Successful charity walkathons in Abu Dhabi and Dubai this weekend and next are the latest events to highlight the worrying rise in the incidence of diabetes in the UAE.
Take a walk and help promote awareness of diabetes
Three new diagnoses of diabetes are made every 10 seconds, according to the International Diabetes Federation (IDF), and this weekend and next, Abu Dhabi and Dubai are getting their walking shoes on again to raise awareness of the debilitating condition.
On Friday, Yas Marina Circuit hosts the sixth annual World Diabetes Day Walk and the fourth annual Beat Diabetes Walkathon takes place in Dubai on November 23.
The Dubai walk is the work of the Landmark Group and part of a push to promote awareness of the disease in Dubai, Kuwait, Qatar and India. Data from the IDF shows that the number of people living with diabetes around the world is expected to rise from 366 million in 2011 to 552 million by 2030, unless swift action is taken.
And a walkathon is just the kind of action required, since many health advisers claim that a lack of everyday exercise, such as walking, is at the root of problems including weight gain that can trigger type 2 (adult onset) diabetes.
Last month, speakers at the Family Medicine Conference at the Abu Dhabi Medical Congress warned parents to pay special attention to the exercise levels of adolescents. Family physicians fear that the sedentary lifestyles of the young are set to trigger a diabetes time-bomb. This is bad news for states such as Dubai, where the health authority (DHA) estimates that fewer than 20 per cent of the population gets sufficient exercise.
“The chief cause for the elevated numbers of individuals with diabetes in the UAE is a lack of adequate awareness about the condition,” explains Dr Atul Aundhekar, from the iCARE Clinics. “Much of this is owing to busy lifestyles – residents tend to avoid undertaking [an] effective exercise and dietary -regimen.”
According to James Chandler, a senior fitness manager at Fitness First in Dubai Festival City, people should aim to get a minimum of 30 minutes moderate activity a day, with a mix of cardiovascular exercise such as vigorous walking or cycling and resistance training using weights. “Plan to incorporate five to six hours of physical activity in a week for weight management – and be sure to stay motivated,” says Chandler. Dealing with type 2 diabetes on a day-to-day basis can be a life-hampering ritual for many. Depending on the type and severity of the condition, it may be controlled through diet or by having to self-administer insulin. “Untreated diabetes can lead to an increased risk of heart disease and stroke, loss of vision, kidney failure and nerve damage,” says Aundhekar.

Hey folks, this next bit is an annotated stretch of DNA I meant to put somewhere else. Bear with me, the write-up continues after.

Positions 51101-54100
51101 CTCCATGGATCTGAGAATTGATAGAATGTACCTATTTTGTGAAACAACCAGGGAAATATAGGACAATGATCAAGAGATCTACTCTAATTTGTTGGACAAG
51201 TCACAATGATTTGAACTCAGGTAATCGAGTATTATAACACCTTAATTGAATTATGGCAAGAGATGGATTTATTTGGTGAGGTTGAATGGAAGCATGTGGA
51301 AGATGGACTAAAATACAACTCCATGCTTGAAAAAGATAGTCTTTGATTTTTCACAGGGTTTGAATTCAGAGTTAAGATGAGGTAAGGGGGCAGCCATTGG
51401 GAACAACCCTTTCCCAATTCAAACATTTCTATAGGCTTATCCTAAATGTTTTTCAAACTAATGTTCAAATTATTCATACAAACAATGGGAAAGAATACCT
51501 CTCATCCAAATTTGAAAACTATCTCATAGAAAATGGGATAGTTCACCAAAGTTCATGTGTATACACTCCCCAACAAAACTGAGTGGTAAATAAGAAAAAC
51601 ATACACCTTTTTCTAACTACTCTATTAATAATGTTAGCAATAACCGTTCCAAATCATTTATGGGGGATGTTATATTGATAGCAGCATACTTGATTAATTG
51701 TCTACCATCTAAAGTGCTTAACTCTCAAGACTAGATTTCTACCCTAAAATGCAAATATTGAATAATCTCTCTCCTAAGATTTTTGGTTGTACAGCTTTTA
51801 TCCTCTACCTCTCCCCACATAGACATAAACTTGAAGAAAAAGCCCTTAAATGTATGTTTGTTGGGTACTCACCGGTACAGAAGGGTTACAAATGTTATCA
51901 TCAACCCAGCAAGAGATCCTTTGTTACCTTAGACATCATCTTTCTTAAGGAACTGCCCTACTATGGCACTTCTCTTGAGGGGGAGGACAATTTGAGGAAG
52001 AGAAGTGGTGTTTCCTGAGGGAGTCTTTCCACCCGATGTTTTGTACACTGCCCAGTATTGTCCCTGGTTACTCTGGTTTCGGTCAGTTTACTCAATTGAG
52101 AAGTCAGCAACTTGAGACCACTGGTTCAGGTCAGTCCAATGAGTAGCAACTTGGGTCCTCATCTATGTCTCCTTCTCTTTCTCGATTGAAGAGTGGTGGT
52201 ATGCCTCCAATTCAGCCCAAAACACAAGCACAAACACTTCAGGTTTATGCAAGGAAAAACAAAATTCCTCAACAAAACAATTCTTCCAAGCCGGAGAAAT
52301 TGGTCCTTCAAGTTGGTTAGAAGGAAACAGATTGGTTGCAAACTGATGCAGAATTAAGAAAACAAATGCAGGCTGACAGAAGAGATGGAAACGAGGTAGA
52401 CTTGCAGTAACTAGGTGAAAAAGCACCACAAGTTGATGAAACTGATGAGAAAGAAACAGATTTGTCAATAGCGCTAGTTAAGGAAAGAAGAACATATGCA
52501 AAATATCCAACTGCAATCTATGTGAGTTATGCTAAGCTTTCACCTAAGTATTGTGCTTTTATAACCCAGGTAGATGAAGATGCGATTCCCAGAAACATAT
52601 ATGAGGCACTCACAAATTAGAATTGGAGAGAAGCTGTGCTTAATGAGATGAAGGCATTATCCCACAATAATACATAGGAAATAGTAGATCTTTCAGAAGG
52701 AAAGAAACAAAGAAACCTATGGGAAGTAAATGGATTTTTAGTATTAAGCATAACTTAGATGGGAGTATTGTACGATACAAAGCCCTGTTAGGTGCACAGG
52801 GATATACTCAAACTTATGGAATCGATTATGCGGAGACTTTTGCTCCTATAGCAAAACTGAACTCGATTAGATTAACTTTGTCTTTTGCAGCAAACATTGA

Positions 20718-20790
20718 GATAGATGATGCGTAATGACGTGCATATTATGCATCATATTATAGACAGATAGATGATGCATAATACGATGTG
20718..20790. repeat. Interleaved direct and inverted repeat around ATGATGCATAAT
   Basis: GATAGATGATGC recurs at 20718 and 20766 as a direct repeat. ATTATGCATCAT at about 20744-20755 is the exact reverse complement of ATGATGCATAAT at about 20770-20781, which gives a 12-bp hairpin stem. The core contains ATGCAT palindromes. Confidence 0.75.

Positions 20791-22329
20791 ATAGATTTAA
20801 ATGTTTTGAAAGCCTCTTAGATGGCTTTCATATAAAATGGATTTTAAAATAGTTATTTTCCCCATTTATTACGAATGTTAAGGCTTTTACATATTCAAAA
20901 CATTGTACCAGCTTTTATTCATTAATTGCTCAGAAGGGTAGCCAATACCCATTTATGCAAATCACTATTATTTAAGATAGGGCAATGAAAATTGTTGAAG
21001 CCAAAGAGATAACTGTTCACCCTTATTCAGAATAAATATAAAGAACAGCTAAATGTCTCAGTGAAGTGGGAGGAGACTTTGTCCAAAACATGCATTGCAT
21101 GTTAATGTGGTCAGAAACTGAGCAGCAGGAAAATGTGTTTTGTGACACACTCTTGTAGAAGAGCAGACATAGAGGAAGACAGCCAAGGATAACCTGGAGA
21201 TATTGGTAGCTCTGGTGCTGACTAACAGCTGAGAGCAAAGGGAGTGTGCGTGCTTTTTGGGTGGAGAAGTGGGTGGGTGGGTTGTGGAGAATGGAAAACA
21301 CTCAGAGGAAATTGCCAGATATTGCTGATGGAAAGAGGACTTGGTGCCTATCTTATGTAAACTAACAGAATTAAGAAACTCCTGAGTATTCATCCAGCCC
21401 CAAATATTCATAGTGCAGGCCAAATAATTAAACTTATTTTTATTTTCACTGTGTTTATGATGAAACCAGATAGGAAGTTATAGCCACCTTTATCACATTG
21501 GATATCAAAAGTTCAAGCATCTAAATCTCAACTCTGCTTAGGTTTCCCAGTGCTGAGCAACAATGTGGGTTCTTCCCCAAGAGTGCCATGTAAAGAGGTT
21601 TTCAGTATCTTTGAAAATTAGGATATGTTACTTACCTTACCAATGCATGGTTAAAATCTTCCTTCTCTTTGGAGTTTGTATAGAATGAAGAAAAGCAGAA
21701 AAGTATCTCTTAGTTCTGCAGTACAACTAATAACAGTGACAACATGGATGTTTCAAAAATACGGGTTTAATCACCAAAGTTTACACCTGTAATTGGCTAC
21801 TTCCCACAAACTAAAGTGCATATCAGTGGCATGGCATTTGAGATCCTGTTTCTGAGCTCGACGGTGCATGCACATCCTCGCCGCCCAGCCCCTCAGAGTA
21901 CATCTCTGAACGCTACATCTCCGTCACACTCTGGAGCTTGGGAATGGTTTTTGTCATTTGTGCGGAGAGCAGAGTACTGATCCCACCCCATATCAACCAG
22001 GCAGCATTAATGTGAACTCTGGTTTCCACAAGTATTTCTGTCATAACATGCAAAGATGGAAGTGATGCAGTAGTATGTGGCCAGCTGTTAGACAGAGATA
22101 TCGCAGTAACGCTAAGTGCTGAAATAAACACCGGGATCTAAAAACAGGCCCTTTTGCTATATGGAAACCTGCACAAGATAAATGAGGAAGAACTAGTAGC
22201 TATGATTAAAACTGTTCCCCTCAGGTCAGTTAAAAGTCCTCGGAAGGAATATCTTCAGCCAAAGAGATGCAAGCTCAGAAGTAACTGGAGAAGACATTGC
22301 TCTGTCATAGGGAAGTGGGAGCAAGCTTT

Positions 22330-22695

“The key to managing the condition involves regular checks on glucose levels and insulin audits, apart from keeping track of carbohydrate intake and exercise.”
For Ritu Raizada, a Dubai-based professional, it requires discipline and a blood-sugar diary. Raizada cites poor work-life balance as causes of her type 2 diabetes. “When I landed in the UAE, nine years back, I was 65 kilos but within a year, I weighed 120,” she says. Checks revealed she’d developed type 2 diabetes, along with other medical complications. “My blood sugar had rocketed – the only way to deal with it was to lose weight.
“I also hit the bed at about 10pm and wake up at 7am every day. Friends can’t believe it’s the same Ritu who could party till 5am. I lost about four kilos last month.”
Exercise checks for diabetics
Fitness First advises that before training, diabetes sufferers must ensure the following:
Always check blood glucose levels – if your levels are lower than 5.5 millimoles per litre (100mg/dl), take a carbohydrate snack just before you start your exercise.
Keep a drink handy – if your levels are above 5.5mmols/l (100mg/dl), you may not need extra carbohydrates before training, but it may be wise to keep a carbohydrate drink ready during, or right after, exercise. Ensure your levels do not dip below 4 mmols/l (70mg/dl).
Always carry a fast-acting carbohydrate food or drink when exercising in case your blood levels dip or you experience hypoglycaemia.
Always inform those around you that you are diabetic, so that they may help in the unlikely event you pass out. You can also wear a medi-bracelet or ID tag.
The World Diabetes Day Walk takes place on Friday at Yas Marina Circuit from 3pm. The Beat Diabetes Walkathon starts from the Oasis Centre, Dubai, at 7am on November 23. For more information visit www.facebook.com/beatdiabetes